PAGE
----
Good News at the End of Legislative Session!

Environmental Day at the AZ State Capital

I guess we all can use some good news…

First, I want to thank all of you who signed or shared Sustainable Tucson’s letter to TEP asking the company to transition faster to clean energy and not install the 10 RICE gas-fired engines. Barbara L. Sherry and Billy Kovacs US Democratic Congressional Candidates AZ 02 came through for us!

The Arizona state legislative session has ended and we have some good reasons to celebrate! Our advocacy paid off with several of the bills that we opposed not passing! Yay!

Advocates! We saved a seat for you!

Partner in advocacy Sandy Bahr shared the Sierra Club’s legislative report:

On the good news front, the Arizona Legislature did not refer HCR2017 Now: renewable energy standards; corporation commission. This proposed legislative referral intended to confuse voters and compete with and block the citizen initiative, Clean Energy for a Healthy Arizona, which seeks to increase our renewable energy standard to 50 percent by 2030.

None of the remaining bad water bills advanced this session! Thanks to everyone who helped keep up the pressure and make it known that backsliding is not acceptable when it comes to water adequacy and protection of the San Pedro River.

HB2512 water program amendments (Bowers) is a water omnibus bill that contains a number of provisions, but the most harmful aspect would weaken adequacy requirements for areas such as Cochise County and could cause further harm to the San Pedro River. This bill died in the Senate as it did not go to Committee of the Whole.

HB2553 adequate water supply; county review (Bowers) is a stand-alone bill for weakening the adequacy requirements for areas such as Cochise County and further threatening the San Pedro River. This also died due to lack of action in the Senate COW.

SB1515 adequate water supply; county review (Griffin) is the same as HB2553. This died in House Rules.

The San Pedro River!

In other good news, the Arizona Senate rejected the measure to significantly change the Independent Redistricting Commission, 13-15-2. SCR1034 membership; independent redistricting commission – included some negative commentary on the Independent Redistricting Commission and would have also required that the smallest and largest districts have a two percent or less difference in population. There was great concern from the Navajo Nation and other tribal communities that the requirement for the two percent or less difference would result in a dilution of their vote. Its rejection by the Senate is good news to all of us.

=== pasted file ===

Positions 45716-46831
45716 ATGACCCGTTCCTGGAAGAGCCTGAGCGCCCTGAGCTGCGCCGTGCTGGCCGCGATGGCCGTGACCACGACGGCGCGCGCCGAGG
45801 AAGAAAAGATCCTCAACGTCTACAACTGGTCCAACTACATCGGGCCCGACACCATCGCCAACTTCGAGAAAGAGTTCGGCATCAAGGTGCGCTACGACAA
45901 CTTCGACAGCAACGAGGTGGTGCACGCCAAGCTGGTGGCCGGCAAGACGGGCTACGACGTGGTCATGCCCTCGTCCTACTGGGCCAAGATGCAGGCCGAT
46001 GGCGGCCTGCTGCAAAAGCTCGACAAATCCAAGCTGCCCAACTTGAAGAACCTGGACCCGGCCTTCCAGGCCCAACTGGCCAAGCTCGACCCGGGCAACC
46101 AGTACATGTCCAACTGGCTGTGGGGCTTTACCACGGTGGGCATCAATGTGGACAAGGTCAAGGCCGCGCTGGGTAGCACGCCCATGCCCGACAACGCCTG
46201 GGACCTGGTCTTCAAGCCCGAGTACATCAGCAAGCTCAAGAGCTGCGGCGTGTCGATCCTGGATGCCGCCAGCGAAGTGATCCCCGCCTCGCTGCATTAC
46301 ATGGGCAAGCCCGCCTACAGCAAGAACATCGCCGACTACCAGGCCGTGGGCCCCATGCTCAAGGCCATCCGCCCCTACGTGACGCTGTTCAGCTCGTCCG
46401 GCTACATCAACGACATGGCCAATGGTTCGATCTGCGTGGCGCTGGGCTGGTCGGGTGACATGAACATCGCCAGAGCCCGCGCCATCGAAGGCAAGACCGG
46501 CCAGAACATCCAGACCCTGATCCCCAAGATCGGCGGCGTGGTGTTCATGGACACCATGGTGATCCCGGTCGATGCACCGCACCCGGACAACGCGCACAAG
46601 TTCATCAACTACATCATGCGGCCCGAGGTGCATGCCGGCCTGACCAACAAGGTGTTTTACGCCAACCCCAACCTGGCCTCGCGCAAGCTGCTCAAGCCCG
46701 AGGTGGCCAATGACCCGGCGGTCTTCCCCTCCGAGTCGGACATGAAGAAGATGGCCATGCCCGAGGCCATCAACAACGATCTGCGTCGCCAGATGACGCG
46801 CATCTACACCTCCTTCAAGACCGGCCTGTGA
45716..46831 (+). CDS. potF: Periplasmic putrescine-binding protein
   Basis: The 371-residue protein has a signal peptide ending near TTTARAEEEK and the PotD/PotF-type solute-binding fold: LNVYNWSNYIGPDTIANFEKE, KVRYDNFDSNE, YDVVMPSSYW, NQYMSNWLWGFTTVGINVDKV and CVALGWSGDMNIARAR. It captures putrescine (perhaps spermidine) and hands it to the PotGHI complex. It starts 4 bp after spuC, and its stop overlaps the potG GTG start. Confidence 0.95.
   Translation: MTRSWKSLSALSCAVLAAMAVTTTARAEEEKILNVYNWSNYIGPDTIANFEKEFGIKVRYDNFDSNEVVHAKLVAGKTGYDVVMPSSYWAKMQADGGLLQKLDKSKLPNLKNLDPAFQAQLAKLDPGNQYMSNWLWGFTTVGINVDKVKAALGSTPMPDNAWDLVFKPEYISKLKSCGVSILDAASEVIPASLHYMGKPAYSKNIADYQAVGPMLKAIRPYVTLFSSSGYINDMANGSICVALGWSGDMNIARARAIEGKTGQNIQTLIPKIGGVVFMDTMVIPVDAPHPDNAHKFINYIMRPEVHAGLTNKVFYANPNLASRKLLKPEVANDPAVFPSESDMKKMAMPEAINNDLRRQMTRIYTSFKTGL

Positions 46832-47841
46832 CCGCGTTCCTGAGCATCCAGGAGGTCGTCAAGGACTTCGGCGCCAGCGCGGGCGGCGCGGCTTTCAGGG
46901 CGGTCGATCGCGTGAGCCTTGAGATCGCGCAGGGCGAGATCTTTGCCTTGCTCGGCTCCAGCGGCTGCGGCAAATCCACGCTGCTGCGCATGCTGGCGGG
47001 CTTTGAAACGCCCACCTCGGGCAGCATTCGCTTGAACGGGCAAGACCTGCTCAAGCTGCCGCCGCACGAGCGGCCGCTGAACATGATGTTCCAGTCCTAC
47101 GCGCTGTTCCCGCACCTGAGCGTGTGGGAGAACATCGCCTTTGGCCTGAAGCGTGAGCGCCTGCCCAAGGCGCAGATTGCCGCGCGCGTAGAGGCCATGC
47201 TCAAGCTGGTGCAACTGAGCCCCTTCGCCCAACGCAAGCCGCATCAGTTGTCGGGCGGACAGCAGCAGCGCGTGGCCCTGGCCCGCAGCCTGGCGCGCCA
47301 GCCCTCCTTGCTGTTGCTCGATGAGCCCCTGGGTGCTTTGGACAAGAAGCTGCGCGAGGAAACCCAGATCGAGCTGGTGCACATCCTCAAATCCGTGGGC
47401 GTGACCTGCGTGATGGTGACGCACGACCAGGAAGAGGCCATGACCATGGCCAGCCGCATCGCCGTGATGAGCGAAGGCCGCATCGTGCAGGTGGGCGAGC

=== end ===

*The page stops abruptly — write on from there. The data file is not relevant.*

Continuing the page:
SCR1005 NOW: state; municipal corporation; industrial pursuits had a second strike-everything amendment added to it regarding initiatives requiring expenditures; ten-year repeal. It would have referred to the ballot a measure that would repeal citizen initiatives with funding sources attached after 10 years. This was an attack on the citizen initiative process and would mean constant fights for important programs. It also died in the House Rules Committee.

There was some bad news too…

Unfortunately, the majority at the legislature decided to hit and run. The last bill they passed was a referral, HCR2007 clean elections; unlawful contributions; rulemaking (Coleman: Shope), to try and weaken the Clean Elections Commission’s authority and limit clean elections candidates’ ability to participate in coordinated campaigns or to access voter files for a reasonable rate. It passed along party lines in both the House and Senate, 17-12-1 and 33-24-3, respectively. The voters will make the ultimate decision on this, however, so please be sure to vote no and ask your friends and family to vote no.

See! Keeping the pressure on our legislators can pay off! Lets keep up that pressure by voting out the legislators who didn’t represent us.

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Jana Segal
While tending my desert garden, I became a sort of citizen scientist observing the impact of rising temperatures and declining rainfall in Tucson. I’m convinced we need to do everything we can to lessen the impact of climate change now. I share my journey to living a more sustainable lifestyle on my blog Sustainable Living Tucson. That includes blogging about what I have learned about sustainable practices like water-harvesting and clean energy. I am currently writing a play about Tucson feeling the impact of climate change. As a member of Sustainable Tucson’s core team, I help to organize programs on sustainable practices and environmental issues. I was invited to attend the Pima Department of Environmental Quality's Green Infrastructure planning meetings as a citizen advocate – after speaking up at City Council and Board of Supervisors meetings. Sustainable Tucson’s advocacy team recently fought the installation of 10 natural gas generators at the Irvington plant. I also rally my friends on social media to become active too by posting Calls to Action from my blog Desktop Activist Tucson.


  1. Rusty Bowers certainly has his fingers in lots of pies that appear to be self serving or the opposite of what Arizona needs. As an employee of the EVIT-JTED Bowers pushed an alleged conflict of interest law to exclude certain teachers from a JTED board, that would apply to the very EVIT board he serves under, seems the ultimate conflict of interest. Of course the idea that a different board make up might not be so keen on his employment or Sally’s Oklahoma model never entered his mind. And carrying the water for Cochise land speculators might be a vehicle to help Maricopa and Pinal land speculators. Of course Gail Griffin has a long long history of wanting every square inch of Cochise county subdivided, whether there is any water to serve them doesn’t seem to matter.

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